Green light for work to strengthen library
The Marlborough District Library in Blenheim is to get almost a half-million dollar upgrade to strengthen the building and replace its roof.
The Marlborough District Council's community and finance committee passed at a meeting yesterday a recommendation to struc turally strengthen the Blenheim library and replace its roof.
The upstairs children's section of the library was likely to be relocated to another building in central Blenheim while the work was being done.
Council support services manager Dean Heiford said a proposal to move the library to a new site could be up to three years away.
Strengthening the building now might make it easier to sell in the future, he said. "If we put this money into the building now, we may be able to recoup it later when we sell it."
Money for the earthquake strengthening would come from the Emergency Events Reserve fund. A lot of work was required before the process could begin, including a detailed engineering report, Heiford said.
The biggest risk was the brick cladding on the second floor, and work needed to be done to it immediately. During the Canterbury earthquakes, it was the cladding that fell off and hit people, he said.
Committee chairman John Leggett said it was logical to do the repairs because it was a highly used, council-owned building.
"I don't think it's money being thrown into a deep hole," he said.
Marlborough Mayor Alistair Sowman said the danger to the public outweighed the cost.
"I suggest we do it immediately," he said.
The brick facade and roof needed to be done first, while work on the lift to bring it up to new compliance standards and strengthening the columns could be done later.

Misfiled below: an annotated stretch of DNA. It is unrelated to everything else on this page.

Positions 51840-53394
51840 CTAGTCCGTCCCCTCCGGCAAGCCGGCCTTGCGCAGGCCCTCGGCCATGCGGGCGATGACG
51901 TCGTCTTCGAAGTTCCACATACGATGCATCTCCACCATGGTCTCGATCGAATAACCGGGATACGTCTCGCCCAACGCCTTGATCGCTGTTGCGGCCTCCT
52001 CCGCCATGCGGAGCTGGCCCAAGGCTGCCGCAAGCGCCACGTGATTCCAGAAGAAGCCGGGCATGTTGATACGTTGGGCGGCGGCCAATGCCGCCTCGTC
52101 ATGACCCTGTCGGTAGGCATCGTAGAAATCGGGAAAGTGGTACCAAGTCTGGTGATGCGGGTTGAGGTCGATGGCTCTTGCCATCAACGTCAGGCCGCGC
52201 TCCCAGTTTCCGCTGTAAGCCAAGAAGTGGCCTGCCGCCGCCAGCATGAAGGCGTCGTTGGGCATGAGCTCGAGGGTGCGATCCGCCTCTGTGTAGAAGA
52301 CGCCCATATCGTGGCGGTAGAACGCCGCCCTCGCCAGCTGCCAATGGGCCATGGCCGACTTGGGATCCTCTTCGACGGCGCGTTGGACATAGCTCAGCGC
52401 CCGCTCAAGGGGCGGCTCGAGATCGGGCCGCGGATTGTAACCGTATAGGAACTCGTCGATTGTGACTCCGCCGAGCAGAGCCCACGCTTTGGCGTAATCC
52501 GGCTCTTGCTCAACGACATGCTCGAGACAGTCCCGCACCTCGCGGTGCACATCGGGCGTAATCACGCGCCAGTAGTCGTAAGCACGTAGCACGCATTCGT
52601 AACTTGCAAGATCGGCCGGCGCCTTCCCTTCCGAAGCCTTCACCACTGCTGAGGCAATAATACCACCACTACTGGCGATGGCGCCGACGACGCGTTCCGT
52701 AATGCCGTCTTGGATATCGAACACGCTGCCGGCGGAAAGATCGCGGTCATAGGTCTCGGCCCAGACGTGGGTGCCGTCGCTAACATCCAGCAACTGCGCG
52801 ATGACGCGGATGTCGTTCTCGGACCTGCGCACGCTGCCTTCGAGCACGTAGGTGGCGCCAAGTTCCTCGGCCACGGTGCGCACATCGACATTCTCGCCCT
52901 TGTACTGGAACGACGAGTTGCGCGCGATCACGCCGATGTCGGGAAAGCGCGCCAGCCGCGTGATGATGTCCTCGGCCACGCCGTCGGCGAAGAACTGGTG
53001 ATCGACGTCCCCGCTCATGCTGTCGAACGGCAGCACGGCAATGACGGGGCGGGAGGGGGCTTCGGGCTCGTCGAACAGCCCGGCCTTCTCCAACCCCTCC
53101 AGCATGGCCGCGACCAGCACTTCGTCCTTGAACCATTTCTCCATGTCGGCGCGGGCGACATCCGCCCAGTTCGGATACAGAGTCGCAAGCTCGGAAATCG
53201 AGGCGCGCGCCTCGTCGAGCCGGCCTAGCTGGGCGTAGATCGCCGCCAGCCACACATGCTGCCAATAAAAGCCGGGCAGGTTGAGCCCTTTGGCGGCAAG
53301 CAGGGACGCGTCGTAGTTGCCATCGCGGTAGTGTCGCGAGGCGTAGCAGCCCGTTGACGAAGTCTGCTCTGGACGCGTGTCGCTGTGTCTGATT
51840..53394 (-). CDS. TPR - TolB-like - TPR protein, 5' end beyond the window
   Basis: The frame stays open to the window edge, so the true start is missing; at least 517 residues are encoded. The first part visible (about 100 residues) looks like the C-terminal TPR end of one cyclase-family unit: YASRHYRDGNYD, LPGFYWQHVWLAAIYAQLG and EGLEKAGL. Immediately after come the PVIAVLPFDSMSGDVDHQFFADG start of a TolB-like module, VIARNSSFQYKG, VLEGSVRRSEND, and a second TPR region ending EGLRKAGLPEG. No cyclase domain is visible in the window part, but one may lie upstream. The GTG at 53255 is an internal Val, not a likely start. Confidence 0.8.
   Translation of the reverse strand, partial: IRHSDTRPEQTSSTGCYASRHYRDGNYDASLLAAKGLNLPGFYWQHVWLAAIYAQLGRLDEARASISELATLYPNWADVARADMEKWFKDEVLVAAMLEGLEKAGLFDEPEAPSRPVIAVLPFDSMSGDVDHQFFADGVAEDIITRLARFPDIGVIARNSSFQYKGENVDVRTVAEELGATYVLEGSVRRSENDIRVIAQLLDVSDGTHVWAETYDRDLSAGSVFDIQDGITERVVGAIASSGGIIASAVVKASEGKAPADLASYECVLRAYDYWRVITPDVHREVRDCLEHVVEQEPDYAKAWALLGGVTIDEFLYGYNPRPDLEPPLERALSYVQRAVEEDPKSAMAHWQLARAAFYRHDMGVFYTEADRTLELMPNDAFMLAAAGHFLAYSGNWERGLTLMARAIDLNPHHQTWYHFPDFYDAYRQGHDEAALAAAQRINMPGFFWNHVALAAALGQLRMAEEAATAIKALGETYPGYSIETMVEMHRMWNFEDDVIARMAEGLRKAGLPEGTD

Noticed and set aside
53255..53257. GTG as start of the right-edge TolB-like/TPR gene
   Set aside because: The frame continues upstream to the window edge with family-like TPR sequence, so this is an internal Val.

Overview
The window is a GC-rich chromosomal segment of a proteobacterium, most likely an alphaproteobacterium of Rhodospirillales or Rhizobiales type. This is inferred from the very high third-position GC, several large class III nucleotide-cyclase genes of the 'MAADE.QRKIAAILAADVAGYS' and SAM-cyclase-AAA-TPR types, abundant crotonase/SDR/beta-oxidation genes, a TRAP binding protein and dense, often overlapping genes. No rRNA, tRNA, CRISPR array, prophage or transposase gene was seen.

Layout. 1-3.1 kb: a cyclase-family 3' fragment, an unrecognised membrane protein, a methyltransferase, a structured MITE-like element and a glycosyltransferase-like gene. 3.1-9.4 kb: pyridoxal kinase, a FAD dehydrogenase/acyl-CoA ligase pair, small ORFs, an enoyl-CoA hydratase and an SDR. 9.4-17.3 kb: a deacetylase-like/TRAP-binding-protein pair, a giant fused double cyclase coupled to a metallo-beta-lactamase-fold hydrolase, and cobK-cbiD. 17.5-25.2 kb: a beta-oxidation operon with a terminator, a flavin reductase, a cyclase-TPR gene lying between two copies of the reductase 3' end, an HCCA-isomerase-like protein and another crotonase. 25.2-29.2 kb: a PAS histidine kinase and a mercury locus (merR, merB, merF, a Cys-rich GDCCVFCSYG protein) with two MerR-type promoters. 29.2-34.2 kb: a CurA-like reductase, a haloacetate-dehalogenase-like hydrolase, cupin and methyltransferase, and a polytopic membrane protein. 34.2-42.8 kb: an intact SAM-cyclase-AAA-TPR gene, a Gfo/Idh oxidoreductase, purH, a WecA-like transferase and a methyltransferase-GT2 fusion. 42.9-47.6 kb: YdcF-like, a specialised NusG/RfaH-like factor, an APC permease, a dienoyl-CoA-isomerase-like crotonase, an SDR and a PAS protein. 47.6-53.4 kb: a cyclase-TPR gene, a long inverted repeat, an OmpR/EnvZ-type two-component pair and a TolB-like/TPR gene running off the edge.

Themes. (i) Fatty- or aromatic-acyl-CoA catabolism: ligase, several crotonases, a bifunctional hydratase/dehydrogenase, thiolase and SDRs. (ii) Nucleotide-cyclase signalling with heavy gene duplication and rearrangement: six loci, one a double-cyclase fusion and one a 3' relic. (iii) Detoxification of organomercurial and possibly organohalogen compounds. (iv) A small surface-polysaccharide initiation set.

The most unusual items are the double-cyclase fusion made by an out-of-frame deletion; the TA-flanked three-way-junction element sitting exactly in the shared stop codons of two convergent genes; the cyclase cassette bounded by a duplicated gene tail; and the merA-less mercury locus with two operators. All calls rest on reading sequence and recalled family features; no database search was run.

A report by the council's property manager, APL Property, recommended spending $337,000 to bring the building up to 67 per cent of the national building standard, and another $162,000 to replace the roof on the section of the building built in 1986.
The building was above the legal trigger for earthquake remedial work, but the council wanted to provide safe public buildings.
The original building, on the corner of Seymour and Arthur streets, was built in 1965 and is a two-storey reinforced concrete building with a lightweight constructed roof.
It was converted to a library in 1986, and two bays of steel cross bracing were added to the building to enhance seismic resistance, and a single-storey addition was built on the eastern side. The two buildings are structurally independent, with no seismic gap evident, the APL Property report says.
The building has been assessed at 35 per cent of the building standard, above the 33 per cent trigger point at which action has to be taken.
The Marlborough Express